By Kaveri Niththyananthan
LONDON -- Britain's competition watchdog, the Office of Fair Trading, said it imposed fines totaling £129.5 million ($210 million) against 103 construction companies it found had colluded with rivals on building contracts.
The fines stemmed from an investigation into cover pricing, a form of bid rigging in which bidders agree in advance who will win a contract and then submit inflated bids, increasing the likelihood the client will pay more for a project than if they had made blind bids.
The OFT probe started with a complaint in the East Midlands in 2004, but expanded nationally as it became clear how widespread cover pricing was. The agency said it found illegally rigged bids on 199 tenders between 2000 and 2006 on projects including schools, university hospitals and private projects valued at more than £200 million.
The OFT said it also found six instances in which successful bidders had paid compensation to an unsuccessful bidder of between £2,500 and £60,000.
In Britain, price-fixing fines can be as high as 10% of a company's world-wide revenue. In this case, the companies were fined an average of £1.26 million, representing roughly 1.1% of their annual revenue.
The OFT said 86 of the 103 firms it found guilty of price fixing received lower penalties because they admitted their involvement. It said it won't pursue nine companies it named in its statement of objections due to insufficient evidence.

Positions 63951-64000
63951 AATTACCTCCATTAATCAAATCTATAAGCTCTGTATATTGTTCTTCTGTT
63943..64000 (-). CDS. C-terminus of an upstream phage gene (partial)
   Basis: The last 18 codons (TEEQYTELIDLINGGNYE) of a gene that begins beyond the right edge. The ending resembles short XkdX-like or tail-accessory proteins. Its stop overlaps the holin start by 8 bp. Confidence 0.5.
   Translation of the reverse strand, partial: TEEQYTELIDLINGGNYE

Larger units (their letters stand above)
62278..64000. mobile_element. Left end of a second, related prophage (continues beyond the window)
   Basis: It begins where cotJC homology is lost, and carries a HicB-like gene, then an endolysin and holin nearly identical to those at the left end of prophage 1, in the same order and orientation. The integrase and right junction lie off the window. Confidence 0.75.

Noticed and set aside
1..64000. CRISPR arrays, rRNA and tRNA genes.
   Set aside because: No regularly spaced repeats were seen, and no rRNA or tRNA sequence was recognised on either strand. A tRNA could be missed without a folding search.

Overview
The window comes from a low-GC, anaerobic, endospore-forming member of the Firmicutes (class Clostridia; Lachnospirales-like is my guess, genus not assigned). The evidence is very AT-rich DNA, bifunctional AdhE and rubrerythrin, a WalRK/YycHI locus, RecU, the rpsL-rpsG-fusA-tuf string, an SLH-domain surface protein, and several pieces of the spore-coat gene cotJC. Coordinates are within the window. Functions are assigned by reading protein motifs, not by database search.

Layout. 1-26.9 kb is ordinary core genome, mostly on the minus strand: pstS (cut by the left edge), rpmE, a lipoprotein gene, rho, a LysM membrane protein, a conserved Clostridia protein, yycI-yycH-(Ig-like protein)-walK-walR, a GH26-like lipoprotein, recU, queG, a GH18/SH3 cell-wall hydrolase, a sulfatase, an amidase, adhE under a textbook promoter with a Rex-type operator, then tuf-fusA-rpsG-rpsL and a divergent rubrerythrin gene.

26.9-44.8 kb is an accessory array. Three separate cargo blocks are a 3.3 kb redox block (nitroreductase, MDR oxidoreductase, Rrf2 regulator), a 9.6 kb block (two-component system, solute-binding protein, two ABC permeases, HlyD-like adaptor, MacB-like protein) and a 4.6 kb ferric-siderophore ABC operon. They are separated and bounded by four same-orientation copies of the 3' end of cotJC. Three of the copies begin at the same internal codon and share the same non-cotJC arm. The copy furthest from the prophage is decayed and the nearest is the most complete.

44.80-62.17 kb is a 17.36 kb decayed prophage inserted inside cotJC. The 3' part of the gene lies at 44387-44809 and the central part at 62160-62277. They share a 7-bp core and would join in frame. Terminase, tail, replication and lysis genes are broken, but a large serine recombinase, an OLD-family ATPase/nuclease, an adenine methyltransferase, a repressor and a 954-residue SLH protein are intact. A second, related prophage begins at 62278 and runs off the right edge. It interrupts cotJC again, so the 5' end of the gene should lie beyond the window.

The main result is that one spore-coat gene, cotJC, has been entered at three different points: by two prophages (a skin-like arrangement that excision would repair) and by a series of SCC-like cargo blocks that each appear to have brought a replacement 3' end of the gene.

The companies fined and the penalties assessed against them included Kier Group /zigman2/quotes/209470443/delayed UK:KIE +7.92% PLC, £17.9 million; Interserve PLC, £11.6 million; Galliford Try /zigman2/quotes/209256748/delayed UK:GFRD -0.90% PLC, £8.3 million; and Balfour Beatty /zigman2/quotes/202863772/delayed UK:BBY +0.27% PLC's Mansell unit, £5.2 million.
Kier Group said in a statement the investigation found it breached laws on three tenders between 2001 and 2005.
"At no point has the OFT alleged or found that Kier paid or received any compensation payments," it said. Kier added it was assessing OFT's decision and "is considering its position."
Interserve said a subsidiary was deemed to have been involved in two instances of price covering in 2000, but "it neither gave nor received any compensation payment of any kind." Interserve said it cooperated with the OFT during the investigation and had reinforced its compliance and controls.
Galliford Try cited three incidences of cover pricing that took place over the past five to eight years, but it added that the price paid by the client wasn't found to have increased. It said it didn't financially gain or receive compensation payments from the cover pricing and added those businesses involved have since closed down or been restructured. The company said it will consider whether there were grounds for an appeal.
Balfour Beatty said the breaches by its Mansell unit took place before it acquired the company. It said it has developed a training program so all key employees were aware of the law and didn't repeat offenses.
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